We use goals to improve all areas of our lives—from health and finances to career and marriage. And accomplishing a goal isn’t even the only benefit of setting one in the first place!

It turns out that the very act of setting and working toward a goal can boost your well-being and self-confidence. Having a personal mission or objective provides a grounding sense of direction, purpose, and responsibility that can have a positive impact on you and those around you, as well.

For example, goal-setting with your spouse can be a rewarding way to strengthen your bond and grow together, in addition to growing personally. Here are three effective strategies for setting goals as a couple:

1. Talk Shop

Communicating openly, regularly, and specifically about your goals and dreams helps you solidify them in your mind and develop a realistic action plan to help you achieve them. Research also suggests that telling someone about a goal enhances accountability and improve your odds of success.

Include what, how, and why in your discussions:

  • What do you want to accomplish? Be as specific as possible.
  • How do you plan to accomplish it? Think about specific daily behaviors you’ll need to develop or practice.
  • Why do you want to accomplish it? Look at the underlying values driving these goals—e.g., to provide for your family, improve your relationship, or make an impact on your community.

Be each other’s cheerleaders and make a conscious effort to bring goal-setting into your conversations!


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2. Write Things Down

Writing down your goals is consistently shown to improve the odds of success. As a follow-up to your goal-setting discussion with your partner, write down your individual and/or shared goals. Make it fun and purposeful by buying a special journal or storing written goals in specific areas in the house where you’ll come across them regularly.

3. Designate Time for Progress Updates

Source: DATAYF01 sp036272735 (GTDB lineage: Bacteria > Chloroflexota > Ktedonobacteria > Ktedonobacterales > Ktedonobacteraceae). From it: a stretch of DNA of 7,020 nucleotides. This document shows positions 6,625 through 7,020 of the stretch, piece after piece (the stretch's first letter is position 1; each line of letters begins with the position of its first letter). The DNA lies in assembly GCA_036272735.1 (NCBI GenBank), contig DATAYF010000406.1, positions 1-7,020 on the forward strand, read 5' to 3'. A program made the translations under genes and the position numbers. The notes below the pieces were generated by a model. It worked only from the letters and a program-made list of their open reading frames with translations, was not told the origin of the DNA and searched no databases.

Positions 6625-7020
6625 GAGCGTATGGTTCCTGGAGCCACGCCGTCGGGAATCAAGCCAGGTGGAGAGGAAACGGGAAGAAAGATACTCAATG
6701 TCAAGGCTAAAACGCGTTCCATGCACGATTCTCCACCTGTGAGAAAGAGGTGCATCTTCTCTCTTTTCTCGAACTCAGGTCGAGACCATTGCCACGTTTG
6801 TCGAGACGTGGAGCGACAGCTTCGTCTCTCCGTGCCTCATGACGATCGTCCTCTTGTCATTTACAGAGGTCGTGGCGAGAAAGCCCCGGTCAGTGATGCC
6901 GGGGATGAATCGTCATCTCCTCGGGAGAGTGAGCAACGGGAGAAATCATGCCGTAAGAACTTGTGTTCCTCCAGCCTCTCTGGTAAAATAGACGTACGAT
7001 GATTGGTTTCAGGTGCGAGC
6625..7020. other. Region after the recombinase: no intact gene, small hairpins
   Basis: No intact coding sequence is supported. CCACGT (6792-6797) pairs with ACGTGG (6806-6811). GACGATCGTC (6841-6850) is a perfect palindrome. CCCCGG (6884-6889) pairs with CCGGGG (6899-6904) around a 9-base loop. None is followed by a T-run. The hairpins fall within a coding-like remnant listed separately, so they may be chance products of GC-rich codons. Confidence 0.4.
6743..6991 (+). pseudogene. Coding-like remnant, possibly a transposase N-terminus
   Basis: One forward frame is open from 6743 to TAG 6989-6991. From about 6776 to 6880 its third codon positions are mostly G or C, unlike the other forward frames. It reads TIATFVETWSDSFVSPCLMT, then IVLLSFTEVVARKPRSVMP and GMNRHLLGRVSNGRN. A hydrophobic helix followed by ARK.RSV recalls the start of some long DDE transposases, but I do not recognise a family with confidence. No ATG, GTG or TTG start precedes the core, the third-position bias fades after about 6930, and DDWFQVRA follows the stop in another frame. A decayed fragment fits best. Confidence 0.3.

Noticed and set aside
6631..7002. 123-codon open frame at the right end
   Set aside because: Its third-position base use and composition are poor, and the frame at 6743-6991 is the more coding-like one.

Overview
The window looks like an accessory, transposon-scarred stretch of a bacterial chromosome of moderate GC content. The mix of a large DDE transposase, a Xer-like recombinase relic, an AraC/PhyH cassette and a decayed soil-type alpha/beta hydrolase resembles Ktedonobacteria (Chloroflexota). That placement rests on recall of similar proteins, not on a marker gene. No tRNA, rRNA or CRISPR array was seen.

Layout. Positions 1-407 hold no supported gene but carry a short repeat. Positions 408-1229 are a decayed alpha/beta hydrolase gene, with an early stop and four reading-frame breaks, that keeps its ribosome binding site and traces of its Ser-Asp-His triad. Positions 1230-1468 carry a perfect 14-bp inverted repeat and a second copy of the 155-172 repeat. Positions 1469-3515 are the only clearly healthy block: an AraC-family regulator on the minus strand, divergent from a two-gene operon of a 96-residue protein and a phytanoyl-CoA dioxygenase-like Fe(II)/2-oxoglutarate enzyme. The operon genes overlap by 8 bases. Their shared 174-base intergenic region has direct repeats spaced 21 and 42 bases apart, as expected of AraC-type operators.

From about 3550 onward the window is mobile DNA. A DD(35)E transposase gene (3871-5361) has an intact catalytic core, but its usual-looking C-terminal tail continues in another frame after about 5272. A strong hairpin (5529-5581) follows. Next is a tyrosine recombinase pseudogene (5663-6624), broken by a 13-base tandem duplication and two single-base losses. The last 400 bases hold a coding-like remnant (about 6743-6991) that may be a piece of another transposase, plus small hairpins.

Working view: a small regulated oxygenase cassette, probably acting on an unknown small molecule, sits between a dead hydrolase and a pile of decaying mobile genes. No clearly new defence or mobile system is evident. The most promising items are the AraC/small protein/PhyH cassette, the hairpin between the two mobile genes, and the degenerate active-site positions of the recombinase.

Routinely update each other about how your goals are going—daily, weekly, monthly, or quarterly could all be appropriate, depending on the nature and context of your goal. Not only does this help keep goals at the forefront of your minds, but it also provides an opportunity for feedback, problem-solving, and modifications.

What to Do When Your Partner Isn’t Interested in Setting Goals

If your partner doesn’t share the same zeal for goal-setting, you can still find enjoyment and momentum by focusing on your own vision. Find additional support systems in friends and other family members.

Remember: sometimes we become a source of inspiration to others (including our spouses) simply by diligently working toward things that matter to us, whether that’s becoming a better partner, losing weight, or learning a new skill. Witnessing your efforts and success may end up inspiring your spouse to set out on a new challenge, too. Just resist the temptation to shame your partner or make them think they “should” be setting goals. See if you can find acceptance for your partner as they are.

You might also ask yourself honest questions like:

  • Am I placing unfair expectations on my spouse?
  • Am I not recognizing the ways my partner is pursuing growth or improvement?
  • Is my partner’s disinterest in goal-setting bringing to light an incompatibility in our core values?
  • When I talk about my goals, is my partner encouraging or discouraging?
  • Does my partner support or undermine my efforts?
  • Am I willing to hold peace and acceptance for my partner?

Navigating these questions is difficult. Talking to a marriage counselor can help. If improving your relationship is a major goal for 2021, contact us to schedule a marriage counseling session today or learn about our 2-day intensive marriage counseling retreat or online DIY marriage course.

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